The second lesson was resilience. We’re all stronger than we think we are, especially as we age, however counterintuitive that may seem. In the face of a global pandemic, starting a business was anything but straightforward. The economic uncertainty, the shifting dynamics of marketing in a digital-first, pandemic-impacted world, and the challenges of establishing a new brand from scratch were daunting. Yet, with each setback, I learned the importance of picking myself back up, reassessing, and pushing forward. This resilience was part necessity, with a huge dollop of the desire to prove myself again thrown in. My worth was no longer tied to a job title but to the impact and value I could create. 

Success is Personal

In the corporate world, success often comes with clear markers: promotions, salaries, and titles. As an entrepreneur, especially one starting later in life and under soul-crushing circumstances, success took on a new meaning. It became about the satisfaction of building something from the ground up, the freedom to choose projects that genuinely excited me, and the ability to maintain a work-life balance that had often eluded me in the past. This journey taught me that success is deeply personal and continually evolving.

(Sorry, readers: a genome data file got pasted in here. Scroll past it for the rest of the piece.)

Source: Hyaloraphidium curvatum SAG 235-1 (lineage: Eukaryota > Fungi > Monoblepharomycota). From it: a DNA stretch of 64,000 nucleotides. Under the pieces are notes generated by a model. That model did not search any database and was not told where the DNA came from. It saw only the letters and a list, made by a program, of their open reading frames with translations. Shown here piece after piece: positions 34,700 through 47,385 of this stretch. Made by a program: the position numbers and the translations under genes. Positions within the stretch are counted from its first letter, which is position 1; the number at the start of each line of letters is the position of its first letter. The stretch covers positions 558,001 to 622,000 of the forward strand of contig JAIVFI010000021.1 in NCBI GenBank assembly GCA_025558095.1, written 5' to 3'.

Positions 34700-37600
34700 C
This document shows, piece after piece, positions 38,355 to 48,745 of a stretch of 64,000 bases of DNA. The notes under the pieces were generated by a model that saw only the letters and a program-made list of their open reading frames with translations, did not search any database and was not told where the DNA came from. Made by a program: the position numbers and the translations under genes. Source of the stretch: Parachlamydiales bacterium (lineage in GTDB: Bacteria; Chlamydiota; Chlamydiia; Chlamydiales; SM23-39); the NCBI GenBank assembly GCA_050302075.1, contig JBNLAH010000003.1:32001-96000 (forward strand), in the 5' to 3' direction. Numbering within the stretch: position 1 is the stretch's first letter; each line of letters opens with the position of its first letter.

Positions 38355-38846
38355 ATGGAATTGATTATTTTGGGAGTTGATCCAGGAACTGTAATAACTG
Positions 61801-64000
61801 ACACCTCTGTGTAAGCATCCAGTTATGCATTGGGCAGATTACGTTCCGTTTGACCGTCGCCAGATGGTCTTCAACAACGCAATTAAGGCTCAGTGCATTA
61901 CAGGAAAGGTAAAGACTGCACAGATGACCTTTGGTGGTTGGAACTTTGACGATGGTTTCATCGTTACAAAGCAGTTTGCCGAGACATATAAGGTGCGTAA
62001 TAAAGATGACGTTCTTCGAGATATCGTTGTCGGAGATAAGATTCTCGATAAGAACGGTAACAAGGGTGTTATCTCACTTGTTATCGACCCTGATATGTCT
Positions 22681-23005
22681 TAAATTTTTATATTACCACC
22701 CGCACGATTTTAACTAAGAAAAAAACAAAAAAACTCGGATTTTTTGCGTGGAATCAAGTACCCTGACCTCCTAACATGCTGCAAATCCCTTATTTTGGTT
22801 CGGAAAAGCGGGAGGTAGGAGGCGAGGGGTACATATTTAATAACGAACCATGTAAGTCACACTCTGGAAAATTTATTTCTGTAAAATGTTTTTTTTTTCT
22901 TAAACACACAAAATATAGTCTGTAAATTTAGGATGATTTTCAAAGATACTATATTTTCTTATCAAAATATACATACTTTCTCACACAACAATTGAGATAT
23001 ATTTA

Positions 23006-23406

There Is No Straight Path

Another thing I learned was the importance of adaptability. The pandemic dramatically and permanently changed the landscape of higher education and business. Traditional marketing strategies were upended, and the digital transformation accelerated. To survive and thrive, I had to learn, unlearn, and relearn — embracing new technologies, digital marketing techniques, and communication tools. This adaptability became one of my greatest assets, allowing me to stay relevant and competitive.

Taking My Experience to the Bank

Lastly, after an initial period of worrying that my age put me at a disadvantage,  I realized that my decades of smarts and experience were what I was selling. It became clear that my years in higher education branding and marketing were a significant, bankable repository of invaluable insights, relationships, and skills

These quickly became the foundation of my consulting business, differentiating me as I began to make my mark in a crowded market. My experience provided a unique perspective that added value to my growing client roster and helped me navigate the challenges of entrepreneurship with a strategic mindset honed over years in executive roles.

In Hindsight

Losing my starring role in higher ed as the pandemic was closing in was a turning point, marking the end of one long chapter and the beginning of an unexpected journey. It was a period of significant challenges but also profound growth and learning. Embracing change, cultivating resilience, redefining success, remaining adaptable, and leveraging my hard-won experience taught me more about myself and my potential than I could have imagined. Starting my consulting business in my sixties, amid a global crisis, required me to work harder than ever before. 

Yet, it has been an immensely rewarding adventure, offering a sense of fulfillment and purpose I had not found in my previous life. I believe more firmly than ever in the enormous power of reinvention, in our inherent ability to pick ourselves up when we stumble, to adapt, and yes, even in the twilight of our careers, to thrive.